When receiving with the back-to-goal, layoffs can also be useful in finding a “third man/woman” and opening new corridors of space. Receiving with the back to goal is a common pressing trigger for opposition teams, so they will naturally attract pressure to draw defenders. This means new pockets of space will always open, and can be taken advantage of with clever and incisive movement.

This is one of the preeminent factors to off-the-ball movement and attacking space. As one chess piece moves, the opposition will always respond. It is therefore relevant and important to attack the space that the player has opened. In most cases, the most readily exploitable area of space is directly in behind the pressuring defender. This is one of the main reasons why Harry Maguire so often fails when he steps out from centre-back, as he vacates too much space in behind that others cannot account for.

Smart possession-based teams will then use a powerful centre-forward to distract the opposition, having their striker drop toward the ball, play on a one-touch, and then spin in behind to arrive late to the party.

The type of pass can even indicate where pressure is likely to come from and in some cases how much time and space a player may have to make their next action. For example, when receiving a long diagonal switch into the wing, pressure is likely to come from the same way the pass came. The opposition will likely be attempting to shift across, so it would be most advantageous for the touch to be taken forward down the line, rather than back toward where the ball came from, giving the player more time to make their next action. They need to be careful, recognizing the touchline to be right by their side, so the touch must be in front of the body and within their own reach, away from any incoming pressurizers.

In many cases, progressive passes are also the ones players should be looking to spray to aid in dismarking processes. When defending in either a high or mid-block, it is very easy for defenders to see what is in front of them. But it is more difficult to recognize what lies behind the eyes on the back of their head that they clearly don’t have. So if the player in possession can play a progressive pass, particularly one to a well-positioned teammate, the opposition will now have several players needing to adjust their position. They may even turn their bodies completely to face the new situation, losing sight of what’s behind them (the opponent they once marked tightly). That can then allow the team to suddenly dismark.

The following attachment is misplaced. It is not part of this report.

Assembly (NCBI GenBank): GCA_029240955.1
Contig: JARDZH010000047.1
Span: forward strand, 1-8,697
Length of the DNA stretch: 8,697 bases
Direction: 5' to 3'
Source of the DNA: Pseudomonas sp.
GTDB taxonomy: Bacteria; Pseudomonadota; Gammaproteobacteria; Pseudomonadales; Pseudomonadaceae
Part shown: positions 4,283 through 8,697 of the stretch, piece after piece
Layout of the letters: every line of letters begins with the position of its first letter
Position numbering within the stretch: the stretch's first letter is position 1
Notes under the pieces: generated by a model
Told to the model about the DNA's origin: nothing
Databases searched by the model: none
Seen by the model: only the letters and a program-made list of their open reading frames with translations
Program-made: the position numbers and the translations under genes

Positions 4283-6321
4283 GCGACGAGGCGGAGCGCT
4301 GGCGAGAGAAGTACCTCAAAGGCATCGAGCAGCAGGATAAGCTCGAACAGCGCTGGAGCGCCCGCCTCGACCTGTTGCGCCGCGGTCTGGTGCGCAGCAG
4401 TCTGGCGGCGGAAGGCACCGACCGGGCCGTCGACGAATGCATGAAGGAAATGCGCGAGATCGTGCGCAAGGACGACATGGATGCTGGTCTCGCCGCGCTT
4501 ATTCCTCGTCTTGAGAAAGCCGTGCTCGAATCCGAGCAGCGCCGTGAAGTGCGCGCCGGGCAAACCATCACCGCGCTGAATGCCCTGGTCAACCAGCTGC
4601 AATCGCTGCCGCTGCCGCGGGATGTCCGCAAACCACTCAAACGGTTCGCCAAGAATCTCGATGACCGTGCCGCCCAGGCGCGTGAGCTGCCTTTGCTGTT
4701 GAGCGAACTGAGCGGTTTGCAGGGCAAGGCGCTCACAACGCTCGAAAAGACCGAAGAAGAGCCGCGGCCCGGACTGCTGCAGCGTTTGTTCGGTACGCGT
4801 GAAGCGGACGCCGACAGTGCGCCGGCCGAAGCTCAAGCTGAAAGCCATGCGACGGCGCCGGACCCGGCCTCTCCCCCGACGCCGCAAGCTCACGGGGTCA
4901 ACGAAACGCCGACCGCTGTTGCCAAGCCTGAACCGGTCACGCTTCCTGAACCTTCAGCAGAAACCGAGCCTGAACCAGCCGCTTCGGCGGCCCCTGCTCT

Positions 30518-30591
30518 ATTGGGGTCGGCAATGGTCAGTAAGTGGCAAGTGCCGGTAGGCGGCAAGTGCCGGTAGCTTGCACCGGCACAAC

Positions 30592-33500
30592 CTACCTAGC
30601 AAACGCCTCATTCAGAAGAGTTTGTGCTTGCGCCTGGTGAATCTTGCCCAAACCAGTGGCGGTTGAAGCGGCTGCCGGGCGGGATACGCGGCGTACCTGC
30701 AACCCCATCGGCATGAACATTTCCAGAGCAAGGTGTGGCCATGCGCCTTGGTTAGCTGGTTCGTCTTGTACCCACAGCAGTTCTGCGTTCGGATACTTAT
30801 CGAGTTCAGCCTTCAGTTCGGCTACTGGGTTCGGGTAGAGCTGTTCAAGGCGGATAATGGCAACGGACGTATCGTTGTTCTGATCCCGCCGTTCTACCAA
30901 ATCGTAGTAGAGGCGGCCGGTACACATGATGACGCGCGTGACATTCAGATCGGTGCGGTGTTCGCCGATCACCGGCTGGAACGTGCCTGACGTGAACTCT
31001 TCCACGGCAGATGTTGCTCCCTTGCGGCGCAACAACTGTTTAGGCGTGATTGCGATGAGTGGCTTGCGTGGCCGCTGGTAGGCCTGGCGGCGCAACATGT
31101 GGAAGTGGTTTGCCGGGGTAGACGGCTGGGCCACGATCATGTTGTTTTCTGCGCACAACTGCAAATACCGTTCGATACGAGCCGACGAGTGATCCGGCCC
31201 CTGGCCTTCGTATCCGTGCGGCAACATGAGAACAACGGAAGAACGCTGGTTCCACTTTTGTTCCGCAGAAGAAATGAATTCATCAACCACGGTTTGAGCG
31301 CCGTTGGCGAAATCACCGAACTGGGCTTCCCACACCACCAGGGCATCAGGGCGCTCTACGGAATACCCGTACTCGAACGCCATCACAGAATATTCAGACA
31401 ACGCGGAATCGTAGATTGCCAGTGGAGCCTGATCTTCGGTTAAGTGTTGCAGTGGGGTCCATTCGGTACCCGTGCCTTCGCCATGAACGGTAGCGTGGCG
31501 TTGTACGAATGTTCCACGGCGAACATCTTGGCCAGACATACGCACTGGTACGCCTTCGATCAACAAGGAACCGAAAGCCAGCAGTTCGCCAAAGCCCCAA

One of my favourite ways to dismark, particularly from a pedagogical perspective, is the notion of rotation. We discussed this at length with Erik Ten Hag’s Ajax over the years. This is where a previously marked player moves away from the situation, taking the defender with them. A new player can then move into that freed up space, where their teammate previously found themselves tightly marked.

This is particularly useful from attacking throw-ins. I recently discussed this at length with a coach in my mentorship program, and how the variability in Liverpool’s movement from throw-ins creates space for a successful first contact. This is why most teams will now engage their centre-forward on throw-ins from anywhere on the pitch, as it’s just one more player who can suddenly arrive to the situation at speed. Whether they find themselves marked by a player following their path or not, the variability that inevitably creates gives the team breathing room to exploit space.